To minimise risks and protect children from harm, Quality Area 2 calls for ECEC services to:

  • Manage illness effectively and use healthy hygiene practices and procedures;
  • Promote healthy eating, appropriate for each child;
  • Supervise children to make sure they’re protected from harm or hazard; and
  • Make plans to effectively manage incidents and emergencies.

This means that services with a thorough approach to food allergy will:

  • Have clear policies and procedures to help keep allergic children safe, e.g. they’ll prepare and serve food in ways that avoids cross-contamination;
  • They’ll offer nutritional, tasty and varied menus that take account of a child’s allergy, e.g. The Wholesome Child Nourish Program provides nourishing recipes to child care centres;
  • They’ll watch for allergic reactions in children; and
  • They’ll know what to do if a mild, moderate or severe reaction occurs.

How do ECEC service help parents identify a food allergy in their child?

Food allergies aren’t always diagnosed before a child goes to care, and sometimes educators will notice the effect a certain food has on a child.

Less common symptoms (like infantile colic, reflux or eczema) can point towards a food allergy, as well as more obvious ones (like face swelling), and if an educator suspects that your child is reacting to a food, they’ll suggest that you take them to a doctor as soon as possible.

According to The Sector, educators can also help you identify a food allergy by:

  • Keeping a food diary, recording the food your child has eaten and any reactions.
  • Speaking to the ECEC service’s chef/cook to find out what food was given to your child before they had a reaction.
  • Taking a photo of their food reaction (e.g. skin welts) to share with your doctor.
  • Saving the packaging of a food product that seems to have caused a reaction (e.g. the nutrition label).
  • Working with you and your doctor to remove suspected foods from your child’s diet for two to six weeks, or until their allergy symptoms fade. Educators can then carefully reintroduce foods, one at a time, and keep note of any symptoms that appear, to help pinpoint a food allergy.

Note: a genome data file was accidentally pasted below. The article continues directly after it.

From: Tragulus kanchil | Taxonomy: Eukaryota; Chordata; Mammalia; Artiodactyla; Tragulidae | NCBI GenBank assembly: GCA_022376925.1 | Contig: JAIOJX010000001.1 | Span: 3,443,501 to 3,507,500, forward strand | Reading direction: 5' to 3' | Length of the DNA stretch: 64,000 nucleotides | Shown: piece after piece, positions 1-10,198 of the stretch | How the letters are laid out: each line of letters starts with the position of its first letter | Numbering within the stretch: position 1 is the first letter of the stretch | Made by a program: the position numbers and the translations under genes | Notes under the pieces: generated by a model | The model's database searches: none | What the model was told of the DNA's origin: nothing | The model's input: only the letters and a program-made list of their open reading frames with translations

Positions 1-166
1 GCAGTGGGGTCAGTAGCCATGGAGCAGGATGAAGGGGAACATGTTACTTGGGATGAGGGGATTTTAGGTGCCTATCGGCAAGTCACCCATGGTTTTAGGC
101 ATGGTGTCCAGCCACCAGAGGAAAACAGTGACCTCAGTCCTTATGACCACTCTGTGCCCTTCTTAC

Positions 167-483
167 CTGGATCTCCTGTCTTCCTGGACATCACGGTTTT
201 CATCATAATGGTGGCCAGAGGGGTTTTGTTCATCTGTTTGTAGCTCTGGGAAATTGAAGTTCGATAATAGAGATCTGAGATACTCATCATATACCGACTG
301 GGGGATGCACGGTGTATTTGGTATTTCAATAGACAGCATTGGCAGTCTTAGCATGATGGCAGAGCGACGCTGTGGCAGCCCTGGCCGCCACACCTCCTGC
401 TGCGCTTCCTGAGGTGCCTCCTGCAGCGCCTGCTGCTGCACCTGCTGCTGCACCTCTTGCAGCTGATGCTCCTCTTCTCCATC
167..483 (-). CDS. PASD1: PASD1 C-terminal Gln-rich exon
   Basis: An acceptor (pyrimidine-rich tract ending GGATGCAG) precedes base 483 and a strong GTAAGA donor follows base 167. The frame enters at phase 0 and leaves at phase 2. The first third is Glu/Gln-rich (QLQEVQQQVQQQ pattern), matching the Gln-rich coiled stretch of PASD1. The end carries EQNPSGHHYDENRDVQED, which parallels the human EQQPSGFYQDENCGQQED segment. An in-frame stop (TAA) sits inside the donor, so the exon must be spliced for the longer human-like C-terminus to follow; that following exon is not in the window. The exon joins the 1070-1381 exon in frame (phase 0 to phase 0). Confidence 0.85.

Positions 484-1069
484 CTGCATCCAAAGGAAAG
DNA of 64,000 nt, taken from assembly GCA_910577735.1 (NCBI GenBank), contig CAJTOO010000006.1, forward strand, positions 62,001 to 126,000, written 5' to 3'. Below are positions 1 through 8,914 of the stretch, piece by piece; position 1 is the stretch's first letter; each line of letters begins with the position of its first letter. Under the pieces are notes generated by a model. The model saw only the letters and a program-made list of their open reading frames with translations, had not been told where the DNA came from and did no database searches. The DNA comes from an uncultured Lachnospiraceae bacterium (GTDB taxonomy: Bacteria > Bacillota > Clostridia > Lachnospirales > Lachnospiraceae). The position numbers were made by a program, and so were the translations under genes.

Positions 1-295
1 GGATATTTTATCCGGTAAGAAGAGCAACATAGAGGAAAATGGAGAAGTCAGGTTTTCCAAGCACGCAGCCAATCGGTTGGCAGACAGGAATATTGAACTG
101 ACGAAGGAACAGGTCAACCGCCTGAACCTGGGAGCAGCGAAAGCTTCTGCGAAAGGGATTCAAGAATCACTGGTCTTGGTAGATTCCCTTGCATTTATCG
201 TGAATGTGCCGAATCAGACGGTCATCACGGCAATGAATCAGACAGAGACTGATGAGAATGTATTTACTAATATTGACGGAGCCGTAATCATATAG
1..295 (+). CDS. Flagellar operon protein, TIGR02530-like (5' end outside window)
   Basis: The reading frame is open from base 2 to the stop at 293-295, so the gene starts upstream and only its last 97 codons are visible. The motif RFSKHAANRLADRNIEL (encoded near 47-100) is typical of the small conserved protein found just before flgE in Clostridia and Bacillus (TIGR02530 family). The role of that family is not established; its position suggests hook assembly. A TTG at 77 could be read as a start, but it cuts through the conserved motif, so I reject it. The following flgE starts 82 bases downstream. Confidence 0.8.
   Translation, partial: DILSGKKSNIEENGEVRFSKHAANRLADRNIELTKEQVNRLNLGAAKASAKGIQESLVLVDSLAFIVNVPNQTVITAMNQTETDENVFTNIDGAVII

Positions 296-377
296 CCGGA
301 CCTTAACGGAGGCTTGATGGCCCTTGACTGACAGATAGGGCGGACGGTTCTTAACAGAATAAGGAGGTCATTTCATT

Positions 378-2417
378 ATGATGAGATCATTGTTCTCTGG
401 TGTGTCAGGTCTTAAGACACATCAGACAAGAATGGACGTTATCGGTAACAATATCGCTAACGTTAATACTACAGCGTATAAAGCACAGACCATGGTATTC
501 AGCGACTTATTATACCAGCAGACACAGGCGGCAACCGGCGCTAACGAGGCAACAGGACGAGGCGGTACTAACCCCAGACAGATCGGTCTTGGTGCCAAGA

What food allergy resources are available to ECEC services?

Ms Vale (from the National Allergy Strategy) says that, ‘ECEC services need guidance and support to help them to put effective risk minimisation strategies in place.’

Although many quality ECEC services take food allergies seriously and work hard to reduce the risk of exposure to allergens, Ms Vale is calling for all staff to be provided with, ‘Good, evidence-based training around allergies and food handling so we can avoid the need to use EpiPens at all.’

To this end, the National Allergy Strategy is freely available to all ECEC services, with online training offered to help improve food allergy management when serving food.

ASCIA also provides resources to help ECEC services promote the health and safety of children with food allergies. They include:

As with many things, communication is key when it comes to food allergy.

It’s important to form a strong, reciprocal relationship with your ECEC service, so they’re aware of your child’s needs and can take active steps to keep your child safe as they embrace all that early learning has to offer.

Further reading

NipAllergies in the Bub: Ways to help prevent food allergies in under ones

Food Allergy Aware: A great source of food allergy information for families

Telethon Kids: Whooping cough vaccine helps in fight against food allergies

This child care article was last reviewed or updated on Sunday, 19 April 2020